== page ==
Feeds

Anonymous: 'We hacked cybercop's email'

Forensic 'secrets' in F*ckFBIFriday dump

High performance access to file storage

The Anonymous hacking collective's AntiSec group has launched a fresh assault on law enforcement agencies with the release of what they claim are personal emails stolen from a Californian cybercrime investigator.

The cache of emails – which according to AntiSec are from the account of Fred Baclagan, a retired special agent supervisor of the Californian Department of Justice – includes 30,000 emails detailing various computer forensic techniques and cybercrime investigation protocols.

The hacktivists claim to have hacked into Baclagan's Gmail account and to have accessed his voicemails and SMS message logs using unspecified techniques as part of their ongoing campaign against law enforcement officials and their "allies" in the computer security industry.

The email dump, released as a torrent last Friday in part of what has become the group's regular FuckFBIFriday release, is also said to contain personal information including Baclagan's home address and phone number.

"Possibly the most interesting content in his emails are the IACIS.com* internal email list archives (2005-2011), which detail the methods and tactics cybercrime units use to gather electronic evidence, conduct investigations and make arrests," a member of Anonymous said on a statement accompanying the release, adding that knowledge of these techniques will help hacktivists to develop better tradecraft and anti-forensic techniques.

"There are discussions about using EnCase forensic software, attempts to crack TrueCrypt encrypted drives, sniffing wireless traffic in mobile surveillance vehicles, how to best prepare search warrants and subpoenas, and a whole lot of clueless people asking questions on how to use basic software like FTP. In the end, we rickrolled the entire IACIS list, causing the administrators to panic and shut their list and websites down.

But Baclagan told the Huffington Post that he was nobody special in the Justice Department ... which is what he would say, of course. He said that he had specialised in identity theft before he retired last year. "I'm really just a nobody," he told the Post, "just a local investigator, not involved in anything dynamic or dramatic. ®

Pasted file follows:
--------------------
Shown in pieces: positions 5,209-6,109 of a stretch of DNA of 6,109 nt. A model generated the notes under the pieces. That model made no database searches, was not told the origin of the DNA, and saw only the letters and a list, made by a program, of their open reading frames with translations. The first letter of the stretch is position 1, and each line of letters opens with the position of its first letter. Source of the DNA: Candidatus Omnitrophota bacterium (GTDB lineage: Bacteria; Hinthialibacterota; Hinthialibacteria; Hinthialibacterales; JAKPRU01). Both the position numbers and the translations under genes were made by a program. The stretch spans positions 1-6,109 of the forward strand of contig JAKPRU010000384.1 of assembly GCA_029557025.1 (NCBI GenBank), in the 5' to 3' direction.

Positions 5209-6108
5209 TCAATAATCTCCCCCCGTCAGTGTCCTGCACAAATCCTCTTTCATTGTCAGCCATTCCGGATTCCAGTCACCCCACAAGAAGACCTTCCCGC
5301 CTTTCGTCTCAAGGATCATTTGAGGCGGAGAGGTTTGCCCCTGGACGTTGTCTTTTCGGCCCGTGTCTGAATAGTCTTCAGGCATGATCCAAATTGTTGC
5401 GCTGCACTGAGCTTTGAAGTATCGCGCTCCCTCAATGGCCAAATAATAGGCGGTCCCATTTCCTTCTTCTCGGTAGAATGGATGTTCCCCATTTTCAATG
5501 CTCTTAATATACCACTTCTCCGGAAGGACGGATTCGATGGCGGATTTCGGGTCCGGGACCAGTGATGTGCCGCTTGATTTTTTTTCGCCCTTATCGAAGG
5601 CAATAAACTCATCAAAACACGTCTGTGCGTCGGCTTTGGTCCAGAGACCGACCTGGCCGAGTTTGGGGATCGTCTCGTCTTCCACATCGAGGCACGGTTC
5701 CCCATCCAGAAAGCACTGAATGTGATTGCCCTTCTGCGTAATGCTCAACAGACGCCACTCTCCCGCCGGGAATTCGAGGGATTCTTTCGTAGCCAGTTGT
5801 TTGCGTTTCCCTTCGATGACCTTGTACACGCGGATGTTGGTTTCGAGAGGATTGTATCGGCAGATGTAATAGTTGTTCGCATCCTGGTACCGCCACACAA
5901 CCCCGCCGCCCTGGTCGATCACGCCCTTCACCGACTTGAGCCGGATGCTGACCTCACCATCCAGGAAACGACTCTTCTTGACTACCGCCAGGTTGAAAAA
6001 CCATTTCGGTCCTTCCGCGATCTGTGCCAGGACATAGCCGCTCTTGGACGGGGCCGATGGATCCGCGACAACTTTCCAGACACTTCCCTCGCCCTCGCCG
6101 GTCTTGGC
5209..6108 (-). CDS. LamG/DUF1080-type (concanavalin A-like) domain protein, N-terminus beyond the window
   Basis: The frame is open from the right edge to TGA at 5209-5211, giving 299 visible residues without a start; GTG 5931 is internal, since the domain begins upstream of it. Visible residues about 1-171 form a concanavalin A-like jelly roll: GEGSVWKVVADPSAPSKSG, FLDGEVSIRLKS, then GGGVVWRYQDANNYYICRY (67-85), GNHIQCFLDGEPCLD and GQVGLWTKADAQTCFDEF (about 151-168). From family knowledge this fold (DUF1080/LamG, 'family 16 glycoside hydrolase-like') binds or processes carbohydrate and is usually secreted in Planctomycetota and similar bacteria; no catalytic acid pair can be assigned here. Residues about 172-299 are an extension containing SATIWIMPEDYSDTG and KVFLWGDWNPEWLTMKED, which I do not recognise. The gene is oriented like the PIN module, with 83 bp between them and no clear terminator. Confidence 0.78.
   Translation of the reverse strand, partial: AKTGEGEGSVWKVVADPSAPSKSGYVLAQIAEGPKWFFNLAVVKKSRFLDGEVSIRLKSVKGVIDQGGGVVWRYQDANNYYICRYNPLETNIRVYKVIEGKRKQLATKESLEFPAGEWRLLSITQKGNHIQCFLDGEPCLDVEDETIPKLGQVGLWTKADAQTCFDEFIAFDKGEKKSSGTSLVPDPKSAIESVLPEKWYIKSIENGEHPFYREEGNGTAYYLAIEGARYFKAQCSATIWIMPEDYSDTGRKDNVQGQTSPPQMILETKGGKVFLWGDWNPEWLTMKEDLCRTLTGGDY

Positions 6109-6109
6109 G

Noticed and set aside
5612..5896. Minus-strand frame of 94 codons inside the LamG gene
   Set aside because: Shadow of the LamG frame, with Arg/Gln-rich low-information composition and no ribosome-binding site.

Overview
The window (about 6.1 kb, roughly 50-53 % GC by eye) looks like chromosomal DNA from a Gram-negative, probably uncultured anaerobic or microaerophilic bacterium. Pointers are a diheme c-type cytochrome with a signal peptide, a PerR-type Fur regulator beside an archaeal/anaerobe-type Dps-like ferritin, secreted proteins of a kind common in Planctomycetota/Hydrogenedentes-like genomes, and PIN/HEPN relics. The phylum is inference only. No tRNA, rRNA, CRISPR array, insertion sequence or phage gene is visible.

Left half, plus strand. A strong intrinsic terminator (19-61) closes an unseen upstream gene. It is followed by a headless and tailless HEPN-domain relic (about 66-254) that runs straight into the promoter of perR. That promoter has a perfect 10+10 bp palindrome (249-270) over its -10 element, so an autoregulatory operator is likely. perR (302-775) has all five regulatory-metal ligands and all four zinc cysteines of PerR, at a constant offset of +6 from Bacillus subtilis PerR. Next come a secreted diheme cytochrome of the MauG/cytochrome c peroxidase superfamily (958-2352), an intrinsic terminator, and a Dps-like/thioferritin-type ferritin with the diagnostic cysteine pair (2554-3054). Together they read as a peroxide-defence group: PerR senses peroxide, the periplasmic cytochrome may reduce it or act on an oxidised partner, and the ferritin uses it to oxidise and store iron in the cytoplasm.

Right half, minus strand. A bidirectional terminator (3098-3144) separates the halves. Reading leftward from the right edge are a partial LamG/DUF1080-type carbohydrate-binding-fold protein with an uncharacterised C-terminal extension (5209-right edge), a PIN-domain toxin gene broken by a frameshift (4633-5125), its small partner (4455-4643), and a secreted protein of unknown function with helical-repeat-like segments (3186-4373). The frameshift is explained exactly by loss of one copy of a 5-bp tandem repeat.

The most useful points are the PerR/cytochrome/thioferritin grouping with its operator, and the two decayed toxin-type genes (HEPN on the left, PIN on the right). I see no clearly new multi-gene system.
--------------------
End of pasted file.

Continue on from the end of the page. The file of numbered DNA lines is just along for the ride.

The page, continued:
Bootnote

*IACIS is the International Association of Computer investigative Specialists, an volunteer-led non-profit organisation made up of law enforcement pros and geared towards developing and etching best practice in computer forensics.

High performance access to file storage

More from The Register

next story
Obama allows NSA to exploit 0-days: report
If the spooks say they need it, they get it
Parent gabfest Mumsnet hit by SSL bug: My heart bleeds, grins hacker
Natter-board tells middle-class Britain to purée its passwords
Web data BLEEDOUT: Users to feel the pain as Heartbleed bug revealed
Vendors and ISPs have work to do updating firmware - if it's possible to fix this
OpenSSL Heartbleed: Bloody nose for open-source bleeding hearts
Bloke behind the cockup says not enough people are helping crucial crypto project
One year on: diplomatic fail as Chinese APT gangs get back to work
Mandiant says past 12 months shows Beijing won't call off its hackers
Call of Duty 'fragged using OpenSSL's Heartbleed exploit'
So it begins ... or maybe not, says one analyst
Experian subsidiary faces MEGA-PROBE for 'selling consumer data to fraudster'
US attorneys general roll up sleeves, snap on gloves
NSA denies it knew about and USED Heartbleed encryption flaw for TWO YEARS
Agency forgets it exists to protect communications, not just spy on them
prev story

Whitepapers

Mainstay ROI - Does application security pay?
In this whitepaper learn how you and your enterprise might benefit from better software security.
Five 3D headsets to be won!
We were so impressed by the Durovis Dive headset we’ve asked the company to give some away to Reg readers.
3 Big data security analytics techniques
Applying these Big Data security analytics techniques can help you make your business safer by detecting attacks early, before significant damage is done.
The benefits of software based PBX
Why you should break free from your proprietary PBX and how to leverage your existing server hardware.
Mobile application security study
Download this report to see the alarming realities regarding the sheer number of applications vulnerable to attack, as well as the most common and easily addressable vulnerability errors.